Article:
Local life, furthermore, isn't just the primary source of literature and history. It's a binding element of national cultures. Local histories are a weapon against oblivion or indifference, as José Saramago suggested. From a single window, one can view the universe. The poet Emily Dickinson did. The novelist Franz Kafka would also agree.

"You don't need to leave the house," Kafka observed. "Stay at your desk and listen. Don't even listen, just wait, nor even that. Just remain absolutely quiet and alone. The world will appear so you can unmask it. It cannot help itself. And it will bend before your gaze."

The protection and promotion of local histories is essential in a country like Colombia, rich in regional cultures. This is to avoid the single, hegemonic vision that mirrors wealth and power; to serve as a counterbalance to the "correct" opinions that some ex-presidents tout to perpetuate their spell over the country. Local history provides infinite possibilities for recognizing the hidden situations that are the stuff of magic realism or the Thousand and One Nights.

There should be a history center in every village and district: an organization, independent of authorities, in charge of researching and rescuing memory. It should record myriad tales and anecdotes on schools, rituals and beliefs, the shenanigans of notables, festivals and more. This is the micro-history that conveys imaginations and rescues symbols, builds identities and forges territorial attachment.

In a time of neocolonial globalization, this would be a beautiful way of relating the universal history hidden in every locality, and saying, "Give me a village, and I'll tell you about the world."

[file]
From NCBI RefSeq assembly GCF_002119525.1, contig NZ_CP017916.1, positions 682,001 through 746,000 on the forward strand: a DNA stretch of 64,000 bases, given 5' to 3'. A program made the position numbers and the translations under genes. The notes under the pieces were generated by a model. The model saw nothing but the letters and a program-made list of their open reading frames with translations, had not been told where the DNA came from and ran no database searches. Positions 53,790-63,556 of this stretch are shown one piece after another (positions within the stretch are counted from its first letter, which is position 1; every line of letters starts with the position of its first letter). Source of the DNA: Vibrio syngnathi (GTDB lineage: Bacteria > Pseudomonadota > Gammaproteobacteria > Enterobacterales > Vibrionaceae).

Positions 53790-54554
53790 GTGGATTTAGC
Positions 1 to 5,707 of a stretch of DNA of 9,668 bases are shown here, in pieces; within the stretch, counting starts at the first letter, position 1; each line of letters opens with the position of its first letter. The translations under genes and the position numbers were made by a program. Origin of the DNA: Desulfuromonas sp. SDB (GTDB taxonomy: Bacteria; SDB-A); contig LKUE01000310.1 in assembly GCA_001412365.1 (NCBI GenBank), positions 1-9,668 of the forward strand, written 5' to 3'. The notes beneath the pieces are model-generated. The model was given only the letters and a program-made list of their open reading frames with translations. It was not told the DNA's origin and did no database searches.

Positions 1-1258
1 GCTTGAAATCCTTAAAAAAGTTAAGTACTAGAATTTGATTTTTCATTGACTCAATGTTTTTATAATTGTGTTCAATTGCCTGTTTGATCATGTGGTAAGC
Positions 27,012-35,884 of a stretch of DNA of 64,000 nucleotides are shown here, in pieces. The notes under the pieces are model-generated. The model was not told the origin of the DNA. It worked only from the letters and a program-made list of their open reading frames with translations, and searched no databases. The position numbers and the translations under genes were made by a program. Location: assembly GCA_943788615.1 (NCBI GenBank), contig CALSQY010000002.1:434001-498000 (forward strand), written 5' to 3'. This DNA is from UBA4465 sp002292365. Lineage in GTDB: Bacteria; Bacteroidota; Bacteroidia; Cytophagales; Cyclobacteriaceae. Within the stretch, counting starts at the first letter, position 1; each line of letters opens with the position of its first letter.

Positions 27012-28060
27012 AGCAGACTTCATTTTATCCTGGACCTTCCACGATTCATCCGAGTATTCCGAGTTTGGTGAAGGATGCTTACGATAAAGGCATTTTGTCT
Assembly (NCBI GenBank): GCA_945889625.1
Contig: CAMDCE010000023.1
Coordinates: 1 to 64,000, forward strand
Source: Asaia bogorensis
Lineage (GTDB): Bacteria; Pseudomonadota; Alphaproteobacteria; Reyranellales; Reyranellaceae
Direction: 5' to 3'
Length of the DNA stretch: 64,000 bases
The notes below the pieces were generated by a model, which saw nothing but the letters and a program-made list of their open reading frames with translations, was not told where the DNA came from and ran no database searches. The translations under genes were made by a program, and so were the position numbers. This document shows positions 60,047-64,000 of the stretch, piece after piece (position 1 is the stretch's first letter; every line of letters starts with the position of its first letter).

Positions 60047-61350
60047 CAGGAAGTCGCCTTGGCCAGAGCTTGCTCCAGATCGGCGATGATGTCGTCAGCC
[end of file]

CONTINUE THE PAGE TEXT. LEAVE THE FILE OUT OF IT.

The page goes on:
— Reinaldo Spitaletta / El Espectador

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Society

End Of Roe v. Wade, The World Is Watching

As the Supreme Court decides to overturn the 1973 decision that guaranteed abortion rights, many fear an imminent threat to abortion rights in the U.S. But in other countries, the global fight for sexual and reproductive rights is going in different directions.

"Don't abort my right" At 2019 pro-choice march In Toulouse, France.

Alain Pitton/NurPhoto via ZUMA
Hannah Steinkopf-Frank and Sophia Constantino

PARIS — Nearly 50 years after it ensured the right to abortion to Americans, the United States Supreme Court overturned the Roe v. Wade case, meaning that millions of women in the U.S. may lose their constitutional right to abortion.

The groundbreaking decision is likely to set off a range of restrictions on abortion access in multiple states in the U.S., half of which are expected to implement new bans on the procedure. Thirteen have already passed "trigger laws" that will automatically make abortion illegal.

U.S. President Joe Biden called the ruling "a tragic error" and urged individual states to enact laws to allow the procedure.

In a country divided on such a polarizing topic, the decision is likely to cause major shifts in American law and undoubtedly spark outrage among the country’s pro-choice groups. Yet the impact of such a momentous shift, like others in the United States, is also likely to reverberate around the world — and perhaps, eventually, back again in the 50 States.